The evidence for Mises’s misunderstanding of philosophy of mathematics is here in Human Action:
“Aprioristic reasoning is purely conceptual and deductive. It cannot produce anything else but tautologies and analytic judgments. All its implications are logically derived from the premises and were already contained in them. Hence, according to a popular objection, it cannot add anything to our knowledge.First, Mises’s belief that aprioristic reasoning can deliver new, informative knowledge of the real world fails because it is all dependent on the untenable idea of Kantian synthetic a priori knowledge.
All geometrical theorems are already implied in the axioms. The concept of a rectangular triangle already implies the theorem of Pythagoras. This theorem is a tautology, its deduction results in an analytic judgment. Nonetheless nobody would contend that geometry in general and the theorem of Pythagoras in particular do not enlarge our knowledge. Cognition from purely deductive reasoning is also creative and opens for our mind access to previously barred spheres. The significant task of aprioristic reasoning is on the one hand to bring into relief all that is implied in the categories, concepts, and premises and, on the other hand, to show what they do not imply. It is its vocation to render manifest and obvious what was hidden and unknown before.” (Mises 2008: 38)
“Praxeology is a theoretical and systematic, not a historical, science. Its scope is human action as such, irrespective of all environmental, accidental, and individual circumstances of the concrete acts. Its cognition is purely formal and general without reference to the material content and the particular features of the actual case. It aims at knowledge valid for all instances in which the conditions exactly correspond to those implied in its assumptions and inferences. Its statements and propositions are not derived from experience. They are, like those of logic and mathematics, a priori. They are not subject to verification and falsification on the ground of experience and facts. They are both logically and temporally antecedent to any comprehension of historical facts. They are a necessary requirement of any intellectual grasp of historical events” (Mises 2008: 32).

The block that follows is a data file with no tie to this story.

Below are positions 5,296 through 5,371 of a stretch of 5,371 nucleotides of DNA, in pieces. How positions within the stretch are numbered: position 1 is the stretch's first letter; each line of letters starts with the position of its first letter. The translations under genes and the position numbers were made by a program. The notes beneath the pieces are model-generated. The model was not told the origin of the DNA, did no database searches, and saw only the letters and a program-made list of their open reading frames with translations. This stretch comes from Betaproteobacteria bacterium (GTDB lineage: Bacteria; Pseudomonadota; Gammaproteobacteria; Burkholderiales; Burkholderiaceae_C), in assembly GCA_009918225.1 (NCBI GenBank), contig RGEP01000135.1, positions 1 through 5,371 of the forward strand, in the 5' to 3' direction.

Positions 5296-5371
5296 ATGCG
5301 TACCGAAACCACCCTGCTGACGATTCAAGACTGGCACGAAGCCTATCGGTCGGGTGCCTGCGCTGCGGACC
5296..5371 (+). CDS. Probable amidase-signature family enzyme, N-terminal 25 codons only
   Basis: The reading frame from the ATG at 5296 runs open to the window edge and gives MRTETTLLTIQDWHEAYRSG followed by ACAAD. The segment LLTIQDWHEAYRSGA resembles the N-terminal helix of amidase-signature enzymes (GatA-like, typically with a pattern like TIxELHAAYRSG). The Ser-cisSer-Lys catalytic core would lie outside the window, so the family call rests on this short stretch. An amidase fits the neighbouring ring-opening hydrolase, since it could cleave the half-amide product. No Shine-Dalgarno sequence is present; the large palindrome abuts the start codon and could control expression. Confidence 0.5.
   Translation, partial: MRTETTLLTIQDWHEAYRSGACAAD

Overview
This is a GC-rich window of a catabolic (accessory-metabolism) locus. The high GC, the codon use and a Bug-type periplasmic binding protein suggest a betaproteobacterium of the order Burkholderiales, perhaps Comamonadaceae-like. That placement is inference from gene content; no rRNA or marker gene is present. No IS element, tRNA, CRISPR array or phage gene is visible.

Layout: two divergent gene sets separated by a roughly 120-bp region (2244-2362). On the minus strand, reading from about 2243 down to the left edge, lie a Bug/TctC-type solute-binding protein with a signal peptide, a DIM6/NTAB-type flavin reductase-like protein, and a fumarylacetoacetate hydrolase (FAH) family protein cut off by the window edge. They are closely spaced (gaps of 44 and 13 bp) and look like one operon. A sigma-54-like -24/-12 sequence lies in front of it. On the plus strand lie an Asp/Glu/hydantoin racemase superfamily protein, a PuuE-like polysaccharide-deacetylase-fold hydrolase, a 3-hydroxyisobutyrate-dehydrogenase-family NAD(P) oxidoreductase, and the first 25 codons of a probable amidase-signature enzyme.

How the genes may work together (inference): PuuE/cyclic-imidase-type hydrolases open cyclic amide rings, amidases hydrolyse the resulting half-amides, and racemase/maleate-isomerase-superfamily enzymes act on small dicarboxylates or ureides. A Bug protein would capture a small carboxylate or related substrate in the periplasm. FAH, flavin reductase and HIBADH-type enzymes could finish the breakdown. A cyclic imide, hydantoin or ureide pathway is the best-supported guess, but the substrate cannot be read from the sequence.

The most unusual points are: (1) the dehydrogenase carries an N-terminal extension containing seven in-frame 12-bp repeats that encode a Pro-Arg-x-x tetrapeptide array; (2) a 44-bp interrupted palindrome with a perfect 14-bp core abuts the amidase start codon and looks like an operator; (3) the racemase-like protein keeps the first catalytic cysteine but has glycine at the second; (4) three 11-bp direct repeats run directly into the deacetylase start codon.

Kant’s belief in the synthetic a priori is false, and we know this now given the empirical evidence in support of non-Euclidean geometry: this damns Kant’s claim that Euclidean geometry – the geometry of his day – was synthetic a priori (Salmon 2010: 395). In addition, despite Gödel’s incompleteness theorems and the failure of Bertrand Russell’s strict logicist program, the consensus today is that most of classical mathematics can nevertheless be derived from pure logic and set theory (Schwartz 2012: 19), just as Russell thought,* and it is arguably just analytic a priori knowledge (and even arithmetic might be conceptually divided into (1) analytic a priori pure arithmetic and (2) synthetic a posteriori applied arithmetic [see Musgrave 1993: 240]).
Furthermore, as I have already shown, the human action axiom cannot be considered to be a synthetic a priori statement.
But the real issue raised by Mises here is the epistemological status of geometry, or, more precisely, Euclidean geometry.
Mises has failed to distinguish between geometry in its role as (1) a pure mathematical theory, and as (2) applied geometry (for the distinction, see Salmon 2010: 395). Mises’s statements are ignorant and wrong, because he conflates these two distinct forms of geometry. The inability to separate geometry into these senses – pure geometry versus applied geometry – leads to all sorts of philosophical disasters, amongst them Platonic mystical belief in the eternal realm of the forms and aprioristic Rationalism (the derivation of these things from Euclidean geometry is described in Salmon 2010: 393).
Rudolf Carnap explains the difference pure geometry and applied (physical) geometry:
“It is necessary to distinguish between pure or mathematical geometry and physical geometry. The statements of pure geometry hold logically, but they deal only with abstract structures and say nothing about physical space. Physical geometry describes the structure of physical space; it is a part of physics. The validity of its statements is to be established empirically—as it has to be in any other part of physics—after rules for measuring the magnitudes involved, especially length, have been stated. (In Kantian terminology, mathematical geometry holds indeed a priori, as Kant asserted, but only because it is analytic. Physical geometry is indeed synthetic; but it is based on experience and hence does not hold a priori. In neither of the two branches of science which are called ‘geometry’ do synthetic judgements a priori occur. Thus Kant’s doctrine must be abandoned).” (Carnap 1958: vi).When Euclidean geometry is considered as a pure mathematical theory, it is nothing but analytic a priori knowledge, and asserts nothing of the world, since it is tautologous and non-informative.
But, when Euclidean geometry is applied to the world, it is judged as making synthetic a posteriori statements (Musgrave 1993: 236; Ward 2006: 25), which can only be verified or falsified by experience or empirical evidence (or, in the jargon of philosophy, can be known as true only a posteriori).